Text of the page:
For, “What is an op-ed?,” only 52.8 percent of people answered correctly with, “A piece authored by an independent writer who has a matter of expertise on the subject.” 

The key thing to know about LTEs and op-eds is that they are submitted completely independently. Once the piece is submitted, upper-level editors at the paper will check the piece for grammatical and factual errors, but do not change the content of the piece as they are not responsible for the opinions of an independent writer. That goes in hand with the survey question, “Are newspapers responsible for the opinions of independent writers that they publish?” which 50.9 percent of respondents got correct.

Editorials, like the one you are reading right now, are yet another category of opinionated story. However, they are separate from regular columns even though they are written by the newspaper’s staff.

Almost every newspaper has what is called an “editorial board” which is comprised of the newspaper’s columnists and a set of editors that focus solely on the paper’s opinionated work. Many newspapers physically separate their editorial boards into different office spaces so as to make the distinction between their news coverage and their opinionated works. That is not universally true, though, as it depends on the size of the publication. At the Collegiate Times, because of the small size of our staff, the editorial board is comprised of the editor-in-chief, the managing editors and the opinions editor. We choose to allow the entire newsroom staff to contribute feedback before publishing our editorials.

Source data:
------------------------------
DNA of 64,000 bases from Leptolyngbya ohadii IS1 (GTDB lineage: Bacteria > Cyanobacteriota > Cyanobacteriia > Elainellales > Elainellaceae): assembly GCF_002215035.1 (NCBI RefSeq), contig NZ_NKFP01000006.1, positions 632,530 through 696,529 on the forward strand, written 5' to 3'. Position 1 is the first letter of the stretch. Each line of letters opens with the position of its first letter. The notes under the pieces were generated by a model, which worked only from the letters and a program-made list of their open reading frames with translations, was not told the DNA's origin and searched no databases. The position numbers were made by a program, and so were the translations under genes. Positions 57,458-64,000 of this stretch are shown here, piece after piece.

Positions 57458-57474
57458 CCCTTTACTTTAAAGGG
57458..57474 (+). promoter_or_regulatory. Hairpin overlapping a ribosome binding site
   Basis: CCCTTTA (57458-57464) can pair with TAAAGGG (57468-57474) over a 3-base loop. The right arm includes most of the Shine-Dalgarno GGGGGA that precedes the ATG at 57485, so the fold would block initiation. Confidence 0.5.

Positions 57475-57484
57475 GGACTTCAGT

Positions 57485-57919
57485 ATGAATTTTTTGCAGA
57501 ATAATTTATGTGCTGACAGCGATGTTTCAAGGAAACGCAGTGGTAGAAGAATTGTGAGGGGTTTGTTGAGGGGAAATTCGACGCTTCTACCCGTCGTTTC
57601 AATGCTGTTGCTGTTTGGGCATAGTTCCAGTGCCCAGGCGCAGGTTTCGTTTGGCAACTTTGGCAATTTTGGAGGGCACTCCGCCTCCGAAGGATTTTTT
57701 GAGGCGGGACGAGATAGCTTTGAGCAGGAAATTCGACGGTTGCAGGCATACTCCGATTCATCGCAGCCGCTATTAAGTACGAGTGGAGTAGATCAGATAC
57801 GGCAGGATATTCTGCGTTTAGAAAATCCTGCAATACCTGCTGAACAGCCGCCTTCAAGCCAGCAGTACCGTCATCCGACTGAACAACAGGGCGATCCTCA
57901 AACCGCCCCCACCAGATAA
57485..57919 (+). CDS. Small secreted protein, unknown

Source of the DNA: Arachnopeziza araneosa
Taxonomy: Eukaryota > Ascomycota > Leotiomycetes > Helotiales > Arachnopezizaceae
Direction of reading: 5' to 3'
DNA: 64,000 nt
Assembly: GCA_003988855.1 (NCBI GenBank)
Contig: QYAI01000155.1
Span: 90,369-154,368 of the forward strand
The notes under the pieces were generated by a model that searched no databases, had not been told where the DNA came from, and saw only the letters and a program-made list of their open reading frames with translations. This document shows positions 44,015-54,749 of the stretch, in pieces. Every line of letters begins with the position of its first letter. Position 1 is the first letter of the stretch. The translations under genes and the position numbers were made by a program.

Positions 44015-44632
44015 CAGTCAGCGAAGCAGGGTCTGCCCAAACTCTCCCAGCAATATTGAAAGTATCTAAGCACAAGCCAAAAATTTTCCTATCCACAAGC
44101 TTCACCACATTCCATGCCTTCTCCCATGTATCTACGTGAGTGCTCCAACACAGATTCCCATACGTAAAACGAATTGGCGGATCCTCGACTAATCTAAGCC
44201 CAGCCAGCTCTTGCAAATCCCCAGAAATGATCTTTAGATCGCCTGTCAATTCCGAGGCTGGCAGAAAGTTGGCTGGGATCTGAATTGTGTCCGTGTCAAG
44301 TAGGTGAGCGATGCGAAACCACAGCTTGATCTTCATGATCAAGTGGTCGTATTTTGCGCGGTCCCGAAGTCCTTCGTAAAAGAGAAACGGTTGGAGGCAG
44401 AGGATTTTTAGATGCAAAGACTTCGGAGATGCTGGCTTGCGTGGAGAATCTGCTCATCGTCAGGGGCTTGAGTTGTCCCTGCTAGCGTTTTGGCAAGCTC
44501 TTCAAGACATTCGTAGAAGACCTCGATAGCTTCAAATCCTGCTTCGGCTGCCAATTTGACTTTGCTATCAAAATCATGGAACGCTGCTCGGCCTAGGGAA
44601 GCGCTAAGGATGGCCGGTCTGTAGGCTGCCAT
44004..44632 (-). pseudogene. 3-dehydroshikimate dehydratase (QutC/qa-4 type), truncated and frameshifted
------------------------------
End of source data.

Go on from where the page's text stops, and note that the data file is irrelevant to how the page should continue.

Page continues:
The editorial board usually has a very obvious and stated opinion based on the pieces they publish. However, when The New York Times or the Washington Post publish an editorial, for example endorsing a particular candidate for office, that does not mean that every person at the organization has the same belief. The opinions reflected by the editorial board are theirs only. They do represent their newspaper, but they do not represent the coverage of the paper as a whole. In our survey, 44.4 percent of respondents knew this.